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To understand why this is the case with addiction recovery, we must look at other chronic, relapsing diseases with similar relapse rates, such as hypertension (high blood pressure). If during treatment for hypertension, the symptoms become manageable, and treatment is deemed effective if the person then decides to stop their maintenance of the disease via the use of medication and relaxation techniques among others, then symptoms will likely return fairly quickly, often worse than the first time round. Yet that doesn’t mean that treatment isn’t effective, it just means that the effective treatment plan and applying techniques and strategies to manage this condition was abandoned.

Addiction works in the same way; by not continuing to follow through on the long-term relapse prevention and addiction management strategies, techniques and plans, one opens up to the possibility of their symptoms returning.

It’s really important to try and avoid relapsing in the first place. Not only because it causes you an unnecessary stress and toll on your body, but it also opens up the real, deadly possibility that you may overdose and die as a result as your tolerance to substances is reduced or eliminated completely.

When you enter treatment/therapy and make a personal commitment to yourself that you’ll never drink or use again, you MUST ensure that you stick to it, no matter what!

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How Can Thoughts & Cravings For Drugs & Alcohol Lead To A Relapse?

Nobody purposefully intends for a relapse to occur and they may even come as a surprise to you when they occur, however this isn’t the case. Relapses often happen as a result of prior occurrences that led up to the relapse actually happening. In other words, they don’t just suddenly happen out of the blue, and happen as a result from situations that snowball. A single thought or physical action can trigger a cascade of events that eventually lead to the relapse actually occurring if it isn’t identified and rectified quickly and early enough:

  1. The trigger: People who struggle with alcohol or drugs often have triggers that they associated with using or drinking in the past. For example for some people, it might be a location such as a certain bar they would have drunk in, or it could be a beer advert on TV, and when they see an ice cold, glass sweating pint of cider in the advert, it may trigger thoughts of drinking again or promote past memories when they sat in a pub garden last summer drinking cider. Or for drug addicts, it may be a certain road or even something as little as a specific time of day when they would have ordinarily used or scored from their dealer. Being around past triggers can trigger a person to start thinking about drinking or using again. These will be unique to each addict and what triggers one may not be a trigger for another.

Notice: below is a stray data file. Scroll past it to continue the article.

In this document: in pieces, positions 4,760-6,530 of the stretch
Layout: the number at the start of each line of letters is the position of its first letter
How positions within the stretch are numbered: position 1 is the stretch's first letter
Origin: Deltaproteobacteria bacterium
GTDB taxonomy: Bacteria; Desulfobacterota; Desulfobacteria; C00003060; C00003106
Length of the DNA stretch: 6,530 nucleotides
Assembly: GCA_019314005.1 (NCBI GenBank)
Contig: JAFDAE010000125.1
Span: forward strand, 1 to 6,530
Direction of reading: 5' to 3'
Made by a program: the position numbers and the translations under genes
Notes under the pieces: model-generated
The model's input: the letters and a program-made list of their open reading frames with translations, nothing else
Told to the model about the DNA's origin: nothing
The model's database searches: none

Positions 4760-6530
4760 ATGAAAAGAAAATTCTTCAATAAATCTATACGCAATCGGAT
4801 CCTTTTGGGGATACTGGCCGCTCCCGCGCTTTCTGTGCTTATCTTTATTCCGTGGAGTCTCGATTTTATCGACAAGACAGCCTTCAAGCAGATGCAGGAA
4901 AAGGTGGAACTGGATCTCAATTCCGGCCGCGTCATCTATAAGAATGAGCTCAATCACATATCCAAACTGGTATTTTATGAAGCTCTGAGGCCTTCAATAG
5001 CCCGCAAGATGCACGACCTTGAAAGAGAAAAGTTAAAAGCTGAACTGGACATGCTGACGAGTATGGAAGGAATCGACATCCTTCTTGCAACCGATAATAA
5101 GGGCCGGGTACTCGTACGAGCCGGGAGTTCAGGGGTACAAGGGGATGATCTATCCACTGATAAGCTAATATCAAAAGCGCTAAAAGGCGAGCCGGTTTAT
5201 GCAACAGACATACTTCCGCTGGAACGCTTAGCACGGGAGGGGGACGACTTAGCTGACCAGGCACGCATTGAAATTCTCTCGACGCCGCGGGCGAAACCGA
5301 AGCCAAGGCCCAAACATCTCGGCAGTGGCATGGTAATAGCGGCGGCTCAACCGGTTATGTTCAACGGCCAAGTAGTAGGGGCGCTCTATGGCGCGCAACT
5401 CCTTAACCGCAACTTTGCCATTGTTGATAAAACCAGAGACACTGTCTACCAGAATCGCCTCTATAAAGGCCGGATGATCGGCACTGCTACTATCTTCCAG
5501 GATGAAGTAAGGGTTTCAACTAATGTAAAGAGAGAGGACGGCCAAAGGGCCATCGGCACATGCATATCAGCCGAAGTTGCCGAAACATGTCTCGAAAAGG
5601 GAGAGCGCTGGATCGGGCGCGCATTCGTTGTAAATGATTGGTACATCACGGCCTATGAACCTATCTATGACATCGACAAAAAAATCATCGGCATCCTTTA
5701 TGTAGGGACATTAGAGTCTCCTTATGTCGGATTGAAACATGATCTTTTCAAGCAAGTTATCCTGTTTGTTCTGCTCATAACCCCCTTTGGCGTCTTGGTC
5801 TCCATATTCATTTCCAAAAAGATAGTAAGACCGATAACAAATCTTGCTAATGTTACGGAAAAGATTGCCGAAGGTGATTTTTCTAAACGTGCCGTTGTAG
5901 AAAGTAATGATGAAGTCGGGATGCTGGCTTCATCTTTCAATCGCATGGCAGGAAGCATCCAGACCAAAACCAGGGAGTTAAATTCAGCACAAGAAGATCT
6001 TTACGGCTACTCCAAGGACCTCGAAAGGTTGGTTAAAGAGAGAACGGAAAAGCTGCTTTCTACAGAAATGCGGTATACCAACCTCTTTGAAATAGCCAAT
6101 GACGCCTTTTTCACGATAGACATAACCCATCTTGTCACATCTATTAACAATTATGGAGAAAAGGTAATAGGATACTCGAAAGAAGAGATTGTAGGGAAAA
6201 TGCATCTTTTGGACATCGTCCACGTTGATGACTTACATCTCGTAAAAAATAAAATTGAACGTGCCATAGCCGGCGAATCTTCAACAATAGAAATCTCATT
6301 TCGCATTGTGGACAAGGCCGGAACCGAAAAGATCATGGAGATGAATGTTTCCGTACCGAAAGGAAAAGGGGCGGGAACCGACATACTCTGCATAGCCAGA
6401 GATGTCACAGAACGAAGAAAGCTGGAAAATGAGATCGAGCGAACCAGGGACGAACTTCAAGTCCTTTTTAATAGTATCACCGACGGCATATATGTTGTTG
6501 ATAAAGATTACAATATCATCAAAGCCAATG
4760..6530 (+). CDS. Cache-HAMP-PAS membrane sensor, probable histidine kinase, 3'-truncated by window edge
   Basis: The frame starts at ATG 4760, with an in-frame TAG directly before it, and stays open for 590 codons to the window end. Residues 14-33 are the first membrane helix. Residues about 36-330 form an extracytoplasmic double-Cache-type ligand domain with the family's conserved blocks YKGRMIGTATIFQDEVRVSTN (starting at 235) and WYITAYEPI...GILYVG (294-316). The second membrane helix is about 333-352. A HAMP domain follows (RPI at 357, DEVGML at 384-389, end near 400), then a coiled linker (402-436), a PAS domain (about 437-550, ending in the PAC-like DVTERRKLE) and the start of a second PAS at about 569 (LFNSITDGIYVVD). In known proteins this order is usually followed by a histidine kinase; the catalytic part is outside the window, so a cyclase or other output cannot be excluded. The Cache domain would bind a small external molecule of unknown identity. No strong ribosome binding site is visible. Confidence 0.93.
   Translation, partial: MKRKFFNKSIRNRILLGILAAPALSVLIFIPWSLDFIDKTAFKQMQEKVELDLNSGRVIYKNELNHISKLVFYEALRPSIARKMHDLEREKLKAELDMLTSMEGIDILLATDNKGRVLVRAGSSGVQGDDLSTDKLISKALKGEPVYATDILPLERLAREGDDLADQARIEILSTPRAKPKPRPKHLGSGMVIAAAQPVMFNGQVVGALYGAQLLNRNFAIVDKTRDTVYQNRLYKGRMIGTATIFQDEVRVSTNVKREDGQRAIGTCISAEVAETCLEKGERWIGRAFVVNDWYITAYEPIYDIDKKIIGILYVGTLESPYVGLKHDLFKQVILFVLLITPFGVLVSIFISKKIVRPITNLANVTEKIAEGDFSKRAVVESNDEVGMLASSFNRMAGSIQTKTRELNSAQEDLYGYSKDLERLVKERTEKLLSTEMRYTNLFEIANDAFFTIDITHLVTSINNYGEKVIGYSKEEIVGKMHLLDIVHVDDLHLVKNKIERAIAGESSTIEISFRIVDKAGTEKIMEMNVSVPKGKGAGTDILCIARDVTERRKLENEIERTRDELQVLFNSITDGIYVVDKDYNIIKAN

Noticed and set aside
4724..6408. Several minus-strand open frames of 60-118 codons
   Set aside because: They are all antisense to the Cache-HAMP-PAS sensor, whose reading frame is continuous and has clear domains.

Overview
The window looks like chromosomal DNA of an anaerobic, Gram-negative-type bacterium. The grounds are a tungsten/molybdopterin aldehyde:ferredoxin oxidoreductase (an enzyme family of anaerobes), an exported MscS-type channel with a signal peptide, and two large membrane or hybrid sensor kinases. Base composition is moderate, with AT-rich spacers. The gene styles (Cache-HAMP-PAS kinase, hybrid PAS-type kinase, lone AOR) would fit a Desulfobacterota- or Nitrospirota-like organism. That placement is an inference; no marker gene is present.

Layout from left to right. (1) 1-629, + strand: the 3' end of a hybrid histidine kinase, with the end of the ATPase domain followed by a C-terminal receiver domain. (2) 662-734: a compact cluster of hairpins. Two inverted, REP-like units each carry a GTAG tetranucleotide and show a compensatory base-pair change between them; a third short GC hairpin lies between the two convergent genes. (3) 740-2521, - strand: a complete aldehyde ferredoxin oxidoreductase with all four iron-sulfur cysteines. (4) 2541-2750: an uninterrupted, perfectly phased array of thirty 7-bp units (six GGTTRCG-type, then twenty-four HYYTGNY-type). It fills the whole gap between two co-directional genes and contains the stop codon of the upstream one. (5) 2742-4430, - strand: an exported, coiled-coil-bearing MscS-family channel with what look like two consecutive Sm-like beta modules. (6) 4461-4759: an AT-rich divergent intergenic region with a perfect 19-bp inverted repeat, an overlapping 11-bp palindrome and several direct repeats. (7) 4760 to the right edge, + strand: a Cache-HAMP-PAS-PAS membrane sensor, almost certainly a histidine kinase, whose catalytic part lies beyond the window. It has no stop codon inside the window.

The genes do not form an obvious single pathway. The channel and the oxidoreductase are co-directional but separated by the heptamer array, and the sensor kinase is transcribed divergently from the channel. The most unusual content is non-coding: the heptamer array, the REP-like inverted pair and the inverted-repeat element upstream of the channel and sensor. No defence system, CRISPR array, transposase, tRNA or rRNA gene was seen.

2. The thought: The way you think about a trigger can determine whether you continue on to relapse. For example, it’s common for people to mentally justify having a drink by allowing themselves to have thoughts like, “I’m around my old friends and I’ll only have one drink as I can control it.” or “one quick spliff with my next door neighbour won’t hurt.” These type of thoughts are red flags that can make a person may be more likely to relapse when they struggle with alcohol. Applying techniques to manage and challenge these types of thought’s will be a powerful tool in your arsenal of coping strategies.
  3. The craving: Once you’ve open the floodgates and given yourself mental permission to exit abstinence or sobriety, it can be very difficult to control your drinking or using. You may find yourself drinking for longer than you intended, or drinking more than you intended. This left unchecked will ultimately lead to drinking or using bigger and bigger quantities and stronger and stronger amounts.
  4. The actual relapse: Guilt, regret, shame, powerlessness and hopelessness are common feelings after a person in recovery has had a drink or used again after stopping for a period. They may think they are a failure and are unable to maintain abstinence or sobriety and loose hope in trying again. These negative thoughts can then reinforce the “slip-up”. Further, they then feed into a sense of hopelessness that can lead to the person continuing to drink, possibly convinced that they are now unable to stop and that is isn’t worth trying again.